If you are denied an opportunity to rent a home or apartment—-or given false information about a rental—-because of your source of income, you are a victim of illegal housing discrimination. It is also illegal for landlords or other housing providers to treat in-place residents or their guests unfavorably because of the individual’s source of income.
Housing providers must treat all income equally, as long as the source is legal, regular, and verifiable. Sources of income can include wages earned from employment, public benefits, retirement or disability income, payments from investments or trusts, alimony, and child support.
Examples & Warning Signs of Source of Income Discrimination:
Advertising that a person “must have a job” to rent, or requiring documentation that is only available to working applicants, like paycheck stubs.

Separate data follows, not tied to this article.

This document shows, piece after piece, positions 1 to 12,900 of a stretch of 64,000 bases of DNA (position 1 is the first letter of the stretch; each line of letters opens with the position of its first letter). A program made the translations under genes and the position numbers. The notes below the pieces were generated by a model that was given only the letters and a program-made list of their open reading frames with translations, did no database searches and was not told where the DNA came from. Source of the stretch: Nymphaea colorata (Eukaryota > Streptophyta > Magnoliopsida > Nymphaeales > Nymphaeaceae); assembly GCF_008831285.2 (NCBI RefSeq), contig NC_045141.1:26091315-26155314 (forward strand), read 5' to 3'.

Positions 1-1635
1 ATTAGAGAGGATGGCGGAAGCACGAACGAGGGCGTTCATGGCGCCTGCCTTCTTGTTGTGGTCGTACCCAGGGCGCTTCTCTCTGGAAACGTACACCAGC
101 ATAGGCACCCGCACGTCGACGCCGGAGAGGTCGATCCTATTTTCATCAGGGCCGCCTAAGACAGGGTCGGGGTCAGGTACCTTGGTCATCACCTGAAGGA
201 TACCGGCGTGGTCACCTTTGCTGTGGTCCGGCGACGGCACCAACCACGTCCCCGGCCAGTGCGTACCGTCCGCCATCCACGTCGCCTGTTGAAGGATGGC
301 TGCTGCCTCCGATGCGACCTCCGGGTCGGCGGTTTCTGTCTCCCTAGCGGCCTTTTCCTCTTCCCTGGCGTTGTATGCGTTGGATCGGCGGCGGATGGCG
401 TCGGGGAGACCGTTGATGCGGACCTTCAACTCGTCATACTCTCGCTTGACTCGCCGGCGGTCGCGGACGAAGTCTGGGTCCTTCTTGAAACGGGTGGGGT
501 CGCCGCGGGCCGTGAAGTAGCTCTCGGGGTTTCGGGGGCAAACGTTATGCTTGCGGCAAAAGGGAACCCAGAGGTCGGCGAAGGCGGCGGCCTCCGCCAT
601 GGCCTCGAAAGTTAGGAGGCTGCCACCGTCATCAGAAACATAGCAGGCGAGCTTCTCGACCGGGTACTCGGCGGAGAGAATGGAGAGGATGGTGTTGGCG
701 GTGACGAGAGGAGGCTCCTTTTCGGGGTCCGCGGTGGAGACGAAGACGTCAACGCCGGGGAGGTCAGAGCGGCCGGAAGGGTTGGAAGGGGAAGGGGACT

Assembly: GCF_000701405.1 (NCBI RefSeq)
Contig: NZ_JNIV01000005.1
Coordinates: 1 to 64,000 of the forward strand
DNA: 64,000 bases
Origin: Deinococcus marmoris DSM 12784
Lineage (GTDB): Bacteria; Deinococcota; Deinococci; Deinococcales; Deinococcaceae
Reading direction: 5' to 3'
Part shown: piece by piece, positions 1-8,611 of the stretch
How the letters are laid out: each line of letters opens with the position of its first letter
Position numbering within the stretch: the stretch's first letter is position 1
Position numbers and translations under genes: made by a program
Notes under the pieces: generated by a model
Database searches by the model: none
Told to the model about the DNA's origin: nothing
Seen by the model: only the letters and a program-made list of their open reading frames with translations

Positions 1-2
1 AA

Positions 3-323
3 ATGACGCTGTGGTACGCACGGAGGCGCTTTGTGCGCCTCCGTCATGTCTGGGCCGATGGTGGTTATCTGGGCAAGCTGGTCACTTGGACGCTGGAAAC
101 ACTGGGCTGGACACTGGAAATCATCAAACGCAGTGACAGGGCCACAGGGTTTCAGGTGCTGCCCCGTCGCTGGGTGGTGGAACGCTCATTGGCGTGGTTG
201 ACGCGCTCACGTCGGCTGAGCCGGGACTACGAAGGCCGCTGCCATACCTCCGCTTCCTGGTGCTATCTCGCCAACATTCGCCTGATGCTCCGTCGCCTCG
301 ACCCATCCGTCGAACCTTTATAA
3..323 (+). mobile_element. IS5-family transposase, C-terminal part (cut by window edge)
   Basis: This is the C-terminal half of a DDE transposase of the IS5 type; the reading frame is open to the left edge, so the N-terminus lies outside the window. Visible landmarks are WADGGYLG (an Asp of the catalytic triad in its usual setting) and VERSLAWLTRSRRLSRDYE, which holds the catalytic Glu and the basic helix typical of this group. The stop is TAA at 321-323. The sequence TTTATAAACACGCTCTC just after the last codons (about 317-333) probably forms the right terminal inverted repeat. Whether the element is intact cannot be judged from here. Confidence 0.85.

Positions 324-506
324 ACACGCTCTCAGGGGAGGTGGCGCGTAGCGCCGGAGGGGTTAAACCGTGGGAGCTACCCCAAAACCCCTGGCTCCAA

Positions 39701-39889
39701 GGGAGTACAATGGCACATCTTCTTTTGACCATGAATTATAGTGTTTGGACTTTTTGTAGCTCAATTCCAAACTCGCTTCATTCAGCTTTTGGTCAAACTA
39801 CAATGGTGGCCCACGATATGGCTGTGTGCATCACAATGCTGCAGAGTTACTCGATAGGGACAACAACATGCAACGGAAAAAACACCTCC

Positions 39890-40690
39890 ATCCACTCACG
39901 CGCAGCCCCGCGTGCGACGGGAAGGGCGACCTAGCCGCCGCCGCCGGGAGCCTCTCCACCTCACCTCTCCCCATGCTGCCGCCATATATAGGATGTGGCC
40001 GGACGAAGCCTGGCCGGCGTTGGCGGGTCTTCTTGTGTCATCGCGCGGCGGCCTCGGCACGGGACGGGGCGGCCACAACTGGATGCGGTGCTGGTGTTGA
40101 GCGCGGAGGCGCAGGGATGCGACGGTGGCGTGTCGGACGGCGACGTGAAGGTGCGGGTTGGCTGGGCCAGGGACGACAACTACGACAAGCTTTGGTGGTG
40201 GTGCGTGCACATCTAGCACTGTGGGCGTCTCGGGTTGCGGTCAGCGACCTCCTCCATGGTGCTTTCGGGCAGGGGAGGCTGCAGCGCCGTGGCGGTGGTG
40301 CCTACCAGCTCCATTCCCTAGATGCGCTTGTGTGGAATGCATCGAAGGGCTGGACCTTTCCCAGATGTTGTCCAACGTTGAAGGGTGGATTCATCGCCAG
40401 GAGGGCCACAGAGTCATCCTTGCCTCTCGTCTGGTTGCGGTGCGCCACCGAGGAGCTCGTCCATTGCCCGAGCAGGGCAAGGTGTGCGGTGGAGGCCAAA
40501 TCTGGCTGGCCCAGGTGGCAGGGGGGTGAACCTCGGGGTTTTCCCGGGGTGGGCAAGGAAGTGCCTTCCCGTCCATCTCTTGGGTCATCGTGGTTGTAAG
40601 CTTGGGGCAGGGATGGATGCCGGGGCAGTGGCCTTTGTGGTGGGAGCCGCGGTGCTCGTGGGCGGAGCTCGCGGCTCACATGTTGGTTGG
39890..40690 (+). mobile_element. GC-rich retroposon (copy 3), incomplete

Refusing to rent to a person who receives public benefits, or refusing to use all regular and verifiable income in determining whether an applicant meets minimum income requirements. Note: Landlords in Delaware are not required to accept Housing Choice Vouchers (Section 8).
Setting income requirements artificially high (for example, monthly income must be four times the rent) in order to exclude applicants who receive public benefits.
Requiring an applicant to provide co-signers or a larger security deposit because of the applicant’s source of income.
If you believe you were discriminated against because of your source of income, file a complaint.